Where has the time gone? It feels like only a few weeks since I first decided to pursue the idea of becoming an upholsterer and write this blog and as for booking my place on a course that was happening in August, well at the time it felt like an eternity, yet as I write this it’s little over one week away.
I’ve stuck with my decision to study the ‘stitched and stuffed pad’ as originally planned – although the hare-chair was this type of seat, I really want to make sure I can walk before I run. If I’m going to be a specialist I need to be really good! I have my chair for the course, good old Kidderminster Market Auctions came up trumps again and for just £10 I managed to get this victorian style (I think it’s an 80’s reproduction) dining chair. Barry the Auctioneer has kept me supplied with chairs, telling me each week that he’ll ‘do his best’ for me with a ‘have faith!’ as I leave the auction room. These days I go for the banter as much as the furniture…….
The Adam style chair is now stripped and ready for me to start, but if I’m honest I’m not sure where to go with it yet. What’s fascinating about stripping down a chair like this is discovering its past lives, this one in particular appears to have taken a few different incarnations but I’m not sure which was original. the holes in the frame seem to suggest that it may have originally had a cane-weave seat which I wasn’t expecting at all, then it’s been upholstered leaving the frame exposed and re-upholstered covering up the frame entirely. The real shame is that the last person to work on the chair stapled the material into the show-wood which means it will need repairing if I want to show it to it’s full potential. I think I’ll look at this again when I’m back from Truro.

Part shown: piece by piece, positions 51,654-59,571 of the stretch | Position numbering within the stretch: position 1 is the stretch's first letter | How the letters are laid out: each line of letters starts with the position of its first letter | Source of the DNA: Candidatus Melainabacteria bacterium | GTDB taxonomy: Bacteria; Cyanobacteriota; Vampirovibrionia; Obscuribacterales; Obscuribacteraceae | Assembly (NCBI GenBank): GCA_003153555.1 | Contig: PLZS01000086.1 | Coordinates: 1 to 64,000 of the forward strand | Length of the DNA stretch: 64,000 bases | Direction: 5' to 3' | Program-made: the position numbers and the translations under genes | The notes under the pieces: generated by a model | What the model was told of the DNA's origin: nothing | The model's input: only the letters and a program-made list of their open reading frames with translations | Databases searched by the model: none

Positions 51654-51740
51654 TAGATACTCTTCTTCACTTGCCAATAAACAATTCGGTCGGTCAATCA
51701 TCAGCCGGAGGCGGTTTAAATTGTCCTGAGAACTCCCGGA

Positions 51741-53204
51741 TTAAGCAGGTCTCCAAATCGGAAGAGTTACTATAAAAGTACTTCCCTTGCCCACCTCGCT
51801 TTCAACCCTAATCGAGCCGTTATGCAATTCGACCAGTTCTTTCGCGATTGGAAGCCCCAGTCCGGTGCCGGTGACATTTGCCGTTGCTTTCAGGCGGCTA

I got a bit excited last week when my latest edition of Living Etc was delivered. I really rate this magazine, I’ve subscribed for years and as an interiors fanatic I use it for a huge amount of inspiration. The August issue featured two room sets with traditionally upholstered chairs in them, but better still they were incomplete and showing off the craftsmanship beneath. I was struck by how great they looked in these settings without a top fabric and that in some ways it’s a shame to hide all the hard work that goes into creating the finished piece. If nothing else it’s given me an excuse to leave my half finished projects all around the house!
So here goes, Truro here I come (I’ll keep you posted)……